Hierve el Agua: Bubbling springs and petrified waterfalls in Oaxaca, Mexico

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Alvin Starkman

Hierve el Agua: Bubbling springs and petrified waterfalls in Oaxaca, Mexico

Hierve el Agua is stunning, one of Oaxaca’s most impressive attractions — and perhaps one of the most spectacular in the entire country. Yet, surprisingly, it is one of the least visited. With its bubbling springs and petrified waterfalls, Hierve el Agua should be considered a “must see” for naturalists, photographers, hikers and anyone else with an interest in the outdoors, who is planning a visit to south or central Mexico.

Hierve el Agua translates as “the water boils.” But the name is actually a misnomer. At two locations about 75 feet apart, water does indeed “boil” up from the ground. However, it is forced to the surface by the earth’s interior pressure, reaching the surface at approximately the temperature of the atmospheric.

The bubbling springs at Hierve el Agua in Oaxaca, Mexico are rich in calcium carbonate and magnesium © Alvin Starkman, 2012
The bubbling springs at Hierve el Agua in Oaxaca, Mexico are rich in calcium carbonate and magnesium © Alvin Starkman, 2012

It rises to the surface, then flows into two man-made pools of fresh, mineral-rich water. They gradually slope to a depth of some seven feet, thus the pools are suitable for swimming. Taste the water before it reaches the lower pool, as it flows along a narrow canal. It is crystal clear and pure except for natural minerals.

The bubbling springs are rich in calcium carbonate and magnesium. Between the springs and the pools are mineral deposits. Thousands of years ago the surface was lower — it has risen gradually to its present level due to the deposits. This mineral build-up creates the appearance of petrified waterfalls.

Hiking paths

Paths and trails invite the visitor to go exploring. Numerous routes meander around Hierve el Agua, and all can be walked in less than an hour — even with time to stop, admire and take photos of the sights. The most-travelled lead around and up to the top of the largest mineral cascade, where there is a wonderful view of the second petrified waterfall. During the rainy season, some paths may be a bit overgrown, but there is no undue danger, or risk of getting lost. You can also hike down a more rugged trail to the base of the falls in the valley below.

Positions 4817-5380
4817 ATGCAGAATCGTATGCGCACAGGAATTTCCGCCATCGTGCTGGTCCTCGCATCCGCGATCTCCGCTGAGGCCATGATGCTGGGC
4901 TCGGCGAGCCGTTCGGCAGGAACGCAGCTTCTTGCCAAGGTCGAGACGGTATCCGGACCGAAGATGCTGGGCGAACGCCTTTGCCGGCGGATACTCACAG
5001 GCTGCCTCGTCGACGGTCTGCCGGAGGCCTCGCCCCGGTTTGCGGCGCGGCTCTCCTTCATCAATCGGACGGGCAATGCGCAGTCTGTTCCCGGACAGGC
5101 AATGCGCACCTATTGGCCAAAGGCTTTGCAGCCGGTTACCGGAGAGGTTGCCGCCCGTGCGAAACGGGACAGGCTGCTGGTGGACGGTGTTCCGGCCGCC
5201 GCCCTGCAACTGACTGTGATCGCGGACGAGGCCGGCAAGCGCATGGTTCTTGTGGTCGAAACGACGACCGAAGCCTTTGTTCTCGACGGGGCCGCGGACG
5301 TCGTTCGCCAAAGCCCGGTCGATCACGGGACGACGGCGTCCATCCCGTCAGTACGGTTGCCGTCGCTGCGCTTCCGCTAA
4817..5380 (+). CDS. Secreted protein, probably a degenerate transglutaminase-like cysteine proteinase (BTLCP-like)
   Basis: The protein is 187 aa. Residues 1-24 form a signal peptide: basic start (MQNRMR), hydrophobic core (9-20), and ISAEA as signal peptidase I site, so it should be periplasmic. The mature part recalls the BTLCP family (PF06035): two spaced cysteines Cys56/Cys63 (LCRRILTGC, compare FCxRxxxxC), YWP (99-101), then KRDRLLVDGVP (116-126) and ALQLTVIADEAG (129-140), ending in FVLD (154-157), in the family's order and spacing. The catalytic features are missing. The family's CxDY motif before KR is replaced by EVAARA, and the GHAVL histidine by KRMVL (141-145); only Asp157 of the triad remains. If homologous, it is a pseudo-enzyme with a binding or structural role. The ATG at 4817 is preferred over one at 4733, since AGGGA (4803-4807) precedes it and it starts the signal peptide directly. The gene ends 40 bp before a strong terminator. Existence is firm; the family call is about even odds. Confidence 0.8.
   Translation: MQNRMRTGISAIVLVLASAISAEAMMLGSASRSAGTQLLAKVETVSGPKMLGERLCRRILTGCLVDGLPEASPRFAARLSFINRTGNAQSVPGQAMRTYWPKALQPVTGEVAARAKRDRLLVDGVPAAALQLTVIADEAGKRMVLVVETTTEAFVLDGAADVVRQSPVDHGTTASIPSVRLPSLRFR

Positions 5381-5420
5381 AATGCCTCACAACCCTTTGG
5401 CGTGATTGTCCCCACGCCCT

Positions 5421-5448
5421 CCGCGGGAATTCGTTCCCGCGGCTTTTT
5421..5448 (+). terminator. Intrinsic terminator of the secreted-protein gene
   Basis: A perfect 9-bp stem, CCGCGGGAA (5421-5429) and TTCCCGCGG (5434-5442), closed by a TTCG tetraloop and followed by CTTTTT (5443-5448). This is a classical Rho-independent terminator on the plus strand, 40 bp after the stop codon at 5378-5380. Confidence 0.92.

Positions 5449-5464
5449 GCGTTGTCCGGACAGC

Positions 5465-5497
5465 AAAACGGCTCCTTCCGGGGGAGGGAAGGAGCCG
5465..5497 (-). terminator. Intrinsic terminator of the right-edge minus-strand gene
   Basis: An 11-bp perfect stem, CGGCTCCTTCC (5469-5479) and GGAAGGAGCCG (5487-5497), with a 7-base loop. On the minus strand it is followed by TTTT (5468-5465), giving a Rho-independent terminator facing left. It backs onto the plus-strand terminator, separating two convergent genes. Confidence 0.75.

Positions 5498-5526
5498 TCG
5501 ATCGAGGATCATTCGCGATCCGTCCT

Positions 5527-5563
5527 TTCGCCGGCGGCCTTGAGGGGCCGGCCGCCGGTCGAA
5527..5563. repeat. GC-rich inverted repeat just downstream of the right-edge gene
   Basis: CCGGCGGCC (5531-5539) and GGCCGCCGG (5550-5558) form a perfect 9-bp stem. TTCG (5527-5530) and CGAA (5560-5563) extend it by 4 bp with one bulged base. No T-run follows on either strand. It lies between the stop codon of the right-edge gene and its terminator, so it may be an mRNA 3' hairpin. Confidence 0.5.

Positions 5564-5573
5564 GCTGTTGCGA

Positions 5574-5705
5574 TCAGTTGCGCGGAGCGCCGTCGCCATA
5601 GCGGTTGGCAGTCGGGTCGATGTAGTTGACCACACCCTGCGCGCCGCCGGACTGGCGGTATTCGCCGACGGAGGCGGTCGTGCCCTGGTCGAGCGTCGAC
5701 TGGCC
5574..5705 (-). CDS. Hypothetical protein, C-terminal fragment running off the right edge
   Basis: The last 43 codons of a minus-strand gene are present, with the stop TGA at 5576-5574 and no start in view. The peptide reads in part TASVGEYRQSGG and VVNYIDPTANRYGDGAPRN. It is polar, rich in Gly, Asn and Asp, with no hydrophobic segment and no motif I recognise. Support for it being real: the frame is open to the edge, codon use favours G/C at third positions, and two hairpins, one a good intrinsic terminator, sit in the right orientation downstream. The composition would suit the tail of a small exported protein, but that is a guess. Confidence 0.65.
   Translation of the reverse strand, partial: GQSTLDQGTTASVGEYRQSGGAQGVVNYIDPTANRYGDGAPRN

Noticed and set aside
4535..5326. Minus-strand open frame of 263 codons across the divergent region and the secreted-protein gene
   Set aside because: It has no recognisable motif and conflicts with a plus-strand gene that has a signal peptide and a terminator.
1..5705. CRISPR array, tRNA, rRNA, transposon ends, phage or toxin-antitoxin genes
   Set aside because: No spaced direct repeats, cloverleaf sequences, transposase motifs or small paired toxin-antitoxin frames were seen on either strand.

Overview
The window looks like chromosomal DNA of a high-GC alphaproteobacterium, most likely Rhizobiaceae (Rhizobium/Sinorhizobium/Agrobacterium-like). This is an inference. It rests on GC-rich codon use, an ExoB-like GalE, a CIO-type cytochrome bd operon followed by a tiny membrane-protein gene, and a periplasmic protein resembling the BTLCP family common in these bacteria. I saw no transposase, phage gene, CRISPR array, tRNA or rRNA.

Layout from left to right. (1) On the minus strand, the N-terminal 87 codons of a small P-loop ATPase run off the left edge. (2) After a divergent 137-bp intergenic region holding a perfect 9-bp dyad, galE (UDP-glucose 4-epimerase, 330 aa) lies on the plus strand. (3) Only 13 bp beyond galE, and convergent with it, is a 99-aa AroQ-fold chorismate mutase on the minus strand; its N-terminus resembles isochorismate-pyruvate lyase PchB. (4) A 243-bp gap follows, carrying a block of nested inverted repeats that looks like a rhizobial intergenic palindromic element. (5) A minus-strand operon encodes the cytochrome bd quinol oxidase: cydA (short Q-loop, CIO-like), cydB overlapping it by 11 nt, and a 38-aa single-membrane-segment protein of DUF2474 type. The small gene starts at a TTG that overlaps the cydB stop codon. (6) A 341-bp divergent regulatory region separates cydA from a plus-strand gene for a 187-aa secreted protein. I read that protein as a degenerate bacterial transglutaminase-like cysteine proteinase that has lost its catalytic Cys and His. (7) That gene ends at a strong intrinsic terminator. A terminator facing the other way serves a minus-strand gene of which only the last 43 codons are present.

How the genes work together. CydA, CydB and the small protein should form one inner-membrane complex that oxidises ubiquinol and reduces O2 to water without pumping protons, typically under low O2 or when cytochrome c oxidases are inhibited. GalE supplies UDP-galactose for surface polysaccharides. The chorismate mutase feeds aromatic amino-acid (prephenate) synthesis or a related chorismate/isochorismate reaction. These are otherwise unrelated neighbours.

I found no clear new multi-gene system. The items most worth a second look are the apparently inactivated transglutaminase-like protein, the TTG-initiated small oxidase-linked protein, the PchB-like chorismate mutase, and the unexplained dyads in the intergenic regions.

The landscape is peaceful and beautiful, with fields of blue agave stretching beneath azure skies, and billowing clouds that hover above the surrounding mountains.

Swimming, dining and lodging

Above the petrified mineral cascades, a large, modern swimming pool invites explorers to cool off before enjoying a meal in one of the dozen or so restaurants alongside a thatch-roofed palapa. In addition, there are a number of simple eateries by the parking area, and you can purchase swims suits, towels and souvenirs. Basic washroom facilities adjoin rudimentary change rooms. Just outside the entry gate is Alice’s Restaurant, serving traditional Oaxaca foods cooked on a grill over an open fire. Want to spend the night? Four rustic cabins at Tourist Yu’u can be reserved at Alice’s or by calling 0459 511-6356 or 0449 511-06356 (cell phones). The village, San Isidro Roaguia, also has a restaurant and a few small stores.

This pool at Hierve el Agua affords a splendid view of the Oaxaca landscape</p> <p>© Alvin Starkman, 2012
This pool at Hierve el Agua affords a splendid view of the Oaxaca landscape © Alvin Starkman, 2012

Late in 2009, a new highway opened. Designed to cut driving time from Oaxaca to the Pacific coast, it runs from just beyond Mitla, to San Lorenzo Albarradas, about four kilometers from Hierve el Agua.

But the more scenic route is Highway 190, which passes by a quaint roadside mezcal factories, as well as El Tigre, a combined dining room and mezcal saloon about one half kilometer before the San Lorenzo turnoff, the traditional route to Hierve el Agua.

Since about 2004, there has been conflict between the residents of San Lorenzo and San Isidro. As a result, at times a toll is exacted in San Lorenzo from tourists who continue on to Hierve el Agua. It can be avoided by taking a less-traveled, more circuitous unpaved mountain road through the village of Xaagá.

As of early 2011, access to Hierve el Agua has been restricted to the Xaagá route, although during rainy season as well as during times of higher than usual tourism, the drive can be extremely slow, and indeed somewhat precarious.

But a visit to the ancient pictographs — dating back several thousand years — at the rock overhang at Xaagá makes the effort worthwhile. While driving through the village, ask a resident if he knows anyone who can guide you to the pictographs. The fee should not be more than about 100 pesos. Last year, UNESCO designated the archeological sites at nearby Mitla and Yagul, as well as the nearby “cave” drawings, as World Heritage Sites.

At Mitla there is a taxi service to Hierve el Agua, but be prepared to sit on simple wooden bench seats in the enclosed back of a small pick-up truck. Otherwise, drivers and tour guides in the city of Oaxaca are available to take visitors to Hierve el Agua as part of a day touring what is popularly known as Oaxaca’s Mitla route.

Published or Updated on: February 6, 2012 by Alvin Starkman © 2012
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